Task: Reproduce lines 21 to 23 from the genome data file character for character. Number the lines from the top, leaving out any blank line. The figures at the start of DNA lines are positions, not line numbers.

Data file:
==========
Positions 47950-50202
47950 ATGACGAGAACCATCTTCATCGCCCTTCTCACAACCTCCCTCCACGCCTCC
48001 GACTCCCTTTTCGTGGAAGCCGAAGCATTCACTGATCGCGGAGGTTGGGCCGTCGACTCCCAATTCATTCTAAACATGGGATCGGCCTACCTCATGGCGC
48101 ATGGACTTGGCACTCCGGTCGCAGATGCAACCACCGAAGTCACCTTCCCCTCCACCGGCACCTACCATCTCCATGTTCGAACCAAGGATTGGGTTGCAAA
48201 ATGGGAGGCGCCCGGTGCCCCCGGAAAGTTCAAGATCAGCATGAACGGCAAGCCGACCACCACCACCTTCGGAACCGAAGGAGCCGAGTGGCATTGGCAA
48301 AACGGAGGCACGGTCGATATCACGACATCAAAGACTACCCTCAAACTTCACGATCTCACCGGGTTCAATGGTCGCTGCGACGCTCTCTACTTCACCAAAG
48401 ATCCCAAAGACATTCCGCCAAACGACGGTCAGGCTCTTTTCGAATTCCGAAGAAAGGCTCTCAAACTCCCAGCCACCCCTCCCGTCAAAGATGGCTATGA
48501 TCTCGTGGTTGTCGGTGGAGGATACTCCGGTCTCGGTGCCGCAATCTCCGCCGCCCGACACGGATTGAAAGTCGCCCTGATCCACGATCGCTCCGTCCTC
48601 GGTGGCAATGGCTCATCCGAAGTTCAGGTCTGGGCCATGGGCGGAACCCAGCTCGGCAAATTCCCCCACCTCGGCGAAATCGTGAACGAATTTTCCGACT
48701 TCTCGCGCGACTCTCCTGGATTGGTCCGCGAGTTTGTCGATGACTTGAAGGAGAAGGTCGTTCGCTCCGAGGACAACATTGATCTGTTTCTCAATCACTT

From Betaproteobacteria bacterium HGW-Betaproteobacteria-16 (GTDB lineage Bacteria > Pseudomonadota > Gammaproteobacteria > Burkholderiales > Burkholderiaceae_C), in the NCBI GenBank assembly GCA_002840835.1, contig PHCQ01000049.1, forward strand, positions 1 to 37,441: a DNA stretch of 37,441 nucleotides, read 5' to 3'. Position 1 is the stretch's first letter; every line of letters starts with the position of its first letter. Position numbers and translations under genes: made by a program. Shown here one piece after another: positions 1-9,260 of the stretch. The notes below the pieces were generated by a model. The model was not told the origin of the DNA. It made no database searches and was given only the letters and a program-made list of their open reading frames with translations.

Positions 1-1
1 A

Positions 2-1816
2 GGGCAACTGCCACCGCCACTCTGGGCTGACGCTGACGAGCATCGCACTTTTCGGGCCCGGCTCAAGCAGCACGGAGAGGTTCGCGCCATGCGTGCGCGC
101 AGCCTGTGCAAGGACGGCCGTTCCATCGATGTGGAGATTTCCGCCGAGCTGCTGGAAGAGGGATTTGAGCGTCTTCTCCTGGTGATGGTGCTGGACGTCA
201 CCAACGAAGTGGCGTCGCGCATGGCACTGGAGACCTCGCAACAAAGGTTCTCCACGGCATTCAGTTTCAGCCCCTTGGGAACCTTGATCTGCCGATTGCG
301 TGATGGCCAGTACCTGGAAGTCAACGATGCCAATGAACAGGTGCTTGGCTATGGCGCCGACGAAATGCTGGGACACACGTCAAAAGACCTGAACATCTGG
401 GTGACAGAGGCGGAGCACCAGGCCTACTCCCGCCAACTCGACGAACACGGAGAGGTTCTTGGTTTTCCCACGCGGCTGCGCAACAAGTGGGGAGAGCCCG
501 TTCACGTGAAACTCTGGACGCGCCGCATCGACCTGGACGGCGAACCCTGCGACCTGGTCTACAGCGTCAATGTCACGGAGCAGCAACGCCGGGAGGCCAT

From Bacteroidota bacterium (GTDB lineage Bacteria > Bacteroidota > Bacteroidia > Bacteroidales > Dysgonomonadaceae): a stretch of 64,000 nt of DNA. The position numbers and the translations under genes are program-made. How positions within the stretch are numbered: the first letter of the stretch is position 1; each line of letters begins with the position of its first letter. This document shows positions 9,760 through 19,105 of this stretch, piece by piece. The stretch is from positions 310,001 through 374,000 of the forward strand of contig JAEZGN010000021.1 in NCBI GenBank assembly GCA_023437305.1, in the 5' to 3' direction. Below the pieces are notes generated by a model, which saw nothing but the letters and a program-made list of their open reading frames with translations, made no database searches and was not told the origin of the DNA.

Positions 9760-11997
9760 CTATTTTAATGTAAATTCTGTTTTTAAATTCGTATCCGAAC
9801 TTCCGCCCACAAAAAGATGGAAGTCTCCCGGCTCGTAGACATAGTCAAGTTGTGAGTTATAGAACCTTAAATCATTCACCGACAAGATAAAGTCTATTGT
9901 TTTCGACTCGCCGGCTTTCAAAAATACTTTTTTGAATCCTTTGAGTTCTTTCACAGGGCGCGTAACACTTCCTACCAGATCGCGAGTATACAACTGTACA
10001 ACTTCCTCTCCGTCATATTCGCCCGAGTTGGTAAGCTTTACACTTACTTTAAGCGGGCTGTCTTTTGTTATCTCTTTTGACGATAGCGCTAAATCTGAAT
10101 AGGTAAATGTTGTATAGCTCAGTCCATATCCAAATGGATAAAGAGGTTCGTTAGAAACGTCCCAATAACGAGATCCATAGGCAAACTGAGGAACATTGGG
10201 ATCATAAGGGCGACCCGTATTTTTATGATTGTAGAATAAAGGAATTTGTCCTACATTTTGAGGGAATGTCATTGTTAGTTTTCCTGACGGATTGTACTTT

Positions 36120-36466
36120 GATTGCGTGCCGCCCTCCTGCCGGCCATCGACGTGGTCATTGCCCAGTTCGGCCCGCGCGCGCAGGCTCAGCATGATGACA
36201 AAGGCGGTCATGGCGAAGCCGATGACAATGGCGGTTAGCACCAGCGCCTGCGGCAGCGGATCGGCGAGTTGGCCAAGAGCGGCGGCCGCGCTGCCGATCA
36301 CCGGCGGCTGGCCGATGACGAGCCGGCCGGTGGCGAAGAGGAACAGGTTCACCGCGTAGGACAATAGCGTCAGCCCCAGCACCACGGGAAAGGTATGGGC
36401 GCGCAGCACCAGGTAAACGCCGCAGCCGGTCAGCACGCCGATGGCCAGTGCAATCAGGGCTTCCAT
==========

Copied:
From Bacteroidota bacterium (GTDB lineage Bacteria > Bacteroidota > Bacteroidia > Bacteroidales > Dysgonomonadaceae): a stretch of 64,000 nt of DNA. The position numbers and the translations under genes are program-made. How positions within the stretch are numbered: the first letter of the stretch is position 1; each line of letters begins with the position of its first letter. This document shows positions 9,760 through 19,105 of this stretch, piece by piece. The stretch is from positions 310,001 through 374,000 of the forward strand of contig JAEZGN010000021.1 in NCBI GenBank assembly GCA_023437305.1, in the 5' to 3' direction. Below the pieces are notes generated by a model, which saw nothing but the letters and a program-made list of their open reading frames with translations, made no database searches and was not told the origin of the DNA.

Positions 9760-11997
9760 CTATTTTAATGTAAATTCTGTTTTTAAATTCGTATCCGAAC